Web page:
At Temple Emanuel, Gordon implemented new programming and strengthened that which was already in place. In the first few years at the Temple, a massive building campaign was conducted to fund a new, modern structure that would fit the needs of Emanuel's growing community. This included, in particular, classroom space, as Gordon once again focused on the importance of Jewish education for both children and adults (the religious school at Temple Emanuel is now named for him.) In addition to establishing a stronger educational curriculum for children, Rabbi Gordon also instituted the School of Jewish Studies for adults, which was a resounding success at the Temple. Rabbi Gordon served Temple Emanuel and the greater Boston community for nineteen years.

As a sociologist and prolific writer, Rabbi Gordon also authored numerous articles on the subject pertaining to Jewish life in America, including conversion, interfaith marriage, and Jewish college students; as well as brochures and pamphlets on celebrating Jewish holidays, marriage, and grief. He is most known for his books, Jews in Transition (1949), Jews in Suburbia (1959), Intermarriage (1966) and The Nature of Conversion (1967). For these books, Rabbi Gordon conducted research using interviews, surveys and previously written articles, many of which are included in this collection. He was also a contributing editor of "American Jewish World" and wrote articles for "Jewish Social Studies" and "Reconstructionist."

Gordon married Dorothy Davis of Chicago, Illinois on November 28, 1929. They had two children, Judith (married name: Wharton) and David. After retiring from Temple Emanuel in 1968 due to illness, Rabbi Gordon passed away on November 5th of that year. He was 65.


  1. Materials from the collection.
  2. Orkin, Etta Fay. "Adath Jeshurun Congregation: 1884ยท1995." About Us: History. Adath Jeshurun Congregation, 2008. Web. 29 Dec. 2010. (
  3. Schneiderman, Harry, and I.J. Carmin Karpman, eds. Who's Who in World Jewry: a Biographical Dictionary of Outstanding Jews; New York, NY: David McKay, 1965.


May 11, 1903
Albert I. Gordon born in Cleveland, Ohio.
Graduates from New York University.
Publishes "Debate Manual."
Graduates from the Jewish Theological Seminary of America.
Enters rabbinate at Temple Israel of Washington Heights, New York, where David Putterman serves as Hazzan.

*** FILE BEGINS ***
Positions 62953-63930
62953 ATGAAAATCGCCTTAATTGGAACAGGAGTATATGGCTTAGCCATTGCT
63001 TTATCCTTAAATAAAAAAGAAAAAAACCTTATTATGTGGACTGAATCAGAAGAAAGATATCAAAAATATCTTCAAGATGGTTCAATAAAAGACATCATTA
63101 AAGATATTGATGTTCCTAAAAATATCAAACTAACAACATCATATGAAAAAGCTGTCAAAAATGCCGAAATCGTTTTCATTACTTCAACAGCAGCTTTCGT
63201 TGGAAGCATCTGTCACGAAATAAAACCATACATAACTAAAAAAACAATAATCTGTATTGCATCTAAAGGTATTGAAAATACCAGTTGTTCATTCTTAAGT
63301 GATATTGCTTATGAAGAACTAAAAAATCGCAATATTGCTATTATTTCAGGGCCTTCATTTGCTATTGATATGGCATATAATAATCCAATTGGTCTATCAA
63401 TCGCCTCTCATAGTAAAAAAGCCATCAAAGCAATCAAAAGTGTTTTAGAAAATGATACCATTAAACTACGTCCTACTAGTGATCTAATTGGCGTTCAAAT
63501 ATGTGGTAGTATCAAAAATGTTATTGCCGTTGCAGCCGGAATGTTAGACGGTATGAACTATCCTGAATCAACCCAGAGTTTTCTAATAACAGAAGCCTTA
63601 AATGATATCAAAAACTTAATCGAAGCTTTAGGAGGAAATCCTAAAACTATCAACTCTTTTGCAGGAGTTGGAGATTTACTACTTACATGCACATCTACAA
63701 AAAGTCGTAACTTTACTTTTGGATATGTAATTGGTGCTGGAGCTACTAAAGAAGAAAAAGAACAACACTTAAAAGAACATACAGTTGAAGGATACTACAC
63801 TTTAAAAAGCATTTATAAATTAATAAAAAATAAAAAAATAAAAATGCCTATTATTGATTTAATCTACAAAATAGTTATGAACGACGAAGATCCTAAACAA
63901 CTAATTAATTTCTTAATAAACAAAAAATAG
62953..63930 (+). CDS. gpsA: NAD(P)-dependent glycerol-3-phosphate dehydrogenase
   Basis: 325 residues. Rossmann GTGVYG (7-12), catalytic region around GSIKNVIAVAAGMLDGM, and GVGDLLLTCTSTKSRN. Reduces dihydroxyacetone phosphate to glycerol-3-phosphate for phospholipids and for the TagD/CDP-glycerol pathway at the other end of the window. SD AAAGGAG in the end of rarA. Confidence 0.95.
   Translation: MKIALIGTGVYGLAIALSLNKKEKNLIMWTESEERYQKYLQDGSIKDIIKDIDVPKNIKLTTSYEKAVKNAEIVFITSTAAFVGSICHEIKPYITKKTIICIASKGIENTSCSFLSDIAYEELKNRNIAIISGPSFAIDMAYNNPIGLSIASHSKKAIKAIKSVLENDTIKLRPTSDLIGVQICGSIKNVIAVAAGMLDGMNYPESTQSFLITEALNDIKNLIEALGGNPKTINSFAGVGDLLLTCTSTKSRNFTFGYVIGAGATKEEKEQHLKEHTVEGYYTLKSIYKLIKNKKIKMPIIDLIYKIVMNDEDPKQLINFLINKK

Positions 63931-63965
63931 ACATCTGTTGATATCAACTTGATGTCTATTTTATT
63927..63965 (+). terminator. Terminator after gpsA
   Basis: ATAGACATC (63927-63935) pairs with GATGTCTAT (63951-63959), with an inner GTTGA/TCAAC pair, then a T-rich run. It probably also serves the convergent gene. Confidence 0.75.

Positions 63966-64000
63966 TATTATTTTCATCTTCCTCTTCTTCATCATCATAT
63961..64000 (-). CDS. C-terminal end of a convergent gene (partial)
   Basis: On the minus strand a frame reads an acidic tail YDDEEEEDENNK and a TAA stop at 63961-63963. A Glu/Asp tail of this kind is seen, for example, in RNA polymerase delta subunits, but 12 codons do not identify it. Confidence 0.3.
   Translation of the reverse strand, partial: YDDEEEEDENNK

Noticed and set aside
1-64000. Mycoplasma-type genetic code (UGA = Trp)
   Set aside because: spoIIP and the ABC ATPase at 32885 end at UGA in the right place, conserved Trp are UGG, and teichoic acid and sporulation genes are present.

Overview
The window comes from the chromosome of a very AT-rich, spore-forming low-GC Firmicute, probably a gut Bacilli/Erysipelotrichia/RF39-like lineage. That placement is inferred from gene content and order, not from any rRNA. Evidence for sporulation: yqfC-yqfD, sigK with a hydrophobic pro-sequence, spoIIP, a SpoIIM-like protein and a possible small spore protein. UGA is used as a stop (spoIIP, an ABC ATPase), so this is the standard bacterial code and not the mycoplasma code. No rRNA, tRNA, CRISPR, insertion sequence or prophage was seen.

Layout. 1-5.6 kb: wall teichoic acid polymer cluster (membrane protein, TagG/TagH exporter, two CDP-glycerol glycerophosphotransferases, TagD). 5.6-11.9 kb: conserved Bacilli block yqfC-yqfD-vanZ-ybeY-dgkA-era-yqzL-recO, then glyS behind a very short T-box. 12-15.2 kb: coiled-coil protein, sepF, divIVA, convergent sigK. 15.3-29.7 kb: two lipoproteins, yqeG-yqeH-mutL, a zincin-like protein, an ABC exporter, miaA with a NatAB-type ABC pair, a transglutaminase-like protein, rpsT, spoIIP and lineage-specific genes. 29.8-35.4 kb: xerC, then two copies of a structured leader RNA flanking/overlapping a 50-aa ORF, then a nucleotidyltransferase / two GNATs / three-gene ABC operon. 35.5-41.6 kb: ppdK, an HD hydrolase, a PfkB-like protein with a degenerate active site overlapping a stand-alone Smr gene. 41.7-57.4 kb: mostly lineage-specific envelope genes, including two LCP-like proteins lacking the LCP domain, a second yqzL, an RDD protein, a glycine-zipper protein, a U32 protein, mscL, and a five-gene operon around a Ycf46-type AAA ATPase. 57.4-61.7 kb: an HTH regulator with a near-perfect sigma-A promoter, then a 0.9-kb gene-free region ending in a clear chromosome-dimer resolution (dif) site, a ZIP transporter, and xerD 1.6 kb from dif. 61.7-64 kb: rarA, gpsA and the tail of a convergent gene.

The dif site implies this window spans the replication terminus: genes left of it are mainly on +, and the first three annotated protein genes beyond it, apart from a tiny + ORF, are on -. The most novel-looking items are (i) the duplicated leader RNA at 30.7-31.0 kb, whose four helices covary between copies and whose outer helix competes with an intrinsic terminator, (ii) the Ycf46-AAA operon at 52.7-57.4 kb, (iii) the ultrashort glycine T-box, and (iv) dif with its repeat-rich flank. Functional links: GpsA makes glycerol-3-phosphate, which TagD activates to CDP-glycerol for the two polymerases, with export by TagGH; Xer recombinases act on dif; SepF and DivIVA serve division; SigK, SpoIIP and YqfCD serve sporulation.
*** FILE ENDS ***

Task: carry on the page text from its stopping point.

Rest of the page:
November 28, 1929
Marries Dorothy Davis of Chicago, Illinois.
Rabbi at Adath Jeshurun in Minneapolis, Minnesota.
Serves as a labor arbitrator for the state of Minnesota.
Earns M.A. at the University of Minnesota.
Member, National War Labor Board.
Appointed Executive Director of the United Synagogue of America by Dr. Louis Finkelstein. He began the appointment on November 1, 1946 and was formally installed on January 19, 1947.
Authors a booklet series, "How to Celebrate the Jewish Holy Days."
Created a Department of Music at the United Synagogue of America and appoints Hazzan David Putterman as Director.
Earns Ph.D. in Philosophy from the University of Minnesota.
Publishes "In Times of Sorrow" and "Bride and Groom: A Manual for Marriage."
Panel member, Federal Mediation and Conciliation Services.
Publishes Jews in Transition.
Becomes Rabbi of Temple Emanuel in Newton, Massachusetts.
Serves as President of the New England Region of the Rabbinical Assembly and member of the Prayer Book Committee.
Lecturer in Judaism at Andover Newton Theological School, Newton, Massachusetts.
Publishes Jews in Suburbia.
Serves as President of the Massachusetts Board of Rabbis.
Earns an Honorary Degree of Doctor of Divinity from the Jewish Theological Seminary.
Publishes Intermarriage.
Publishes The Nature of Conversion.
November 5, 1968
Dies at age 65.


9 linear feet (18 manuscript boxes)


Albert I. Gordon was a Rabbi, author, and sociologist. Rabbi of Temple Israel of Washington Heights, New York (1929-1930), Adath Jeshurun in Minneapolis, Minnesota (1930-1946) and Temple Emanuel in Newton, Massachusetts (1949-1968), Rabbi Gordon also served as Executive Director of the United Synagogue of America (1946-1949) and wrote numerous articles and pamphlets, as well as the books Jews in Transition, Jews in Suburbia, Intermarriage, and The Nature of Conversion. Gordon also hosted a radio program in Minneapolis on WCCO for many years. This collection contains typescripts of Gordon's radio addresses; research, notes and interviews for his books, various sermons and speeches; correspondence, photographs, and materials from his synagogues.

Physical Location

Located in Boston, Mass.

Acquisition Information

Donated by Dorothy Gordon in 1970, with additional donations in 1971, 1975, and 1983.

Processing Information

Processed by Stephanie Call, 2011

Guide to the Albert I. Gordon Papers, P-86
Processed by Stephanie Call
Language of description
Script of description
Code for undetermined script

Repository Details

Part of the Wyner Family Jewish Heritage Center at American Ancestors Repository

99-101 Newbury Street
Boston MA 02116 United States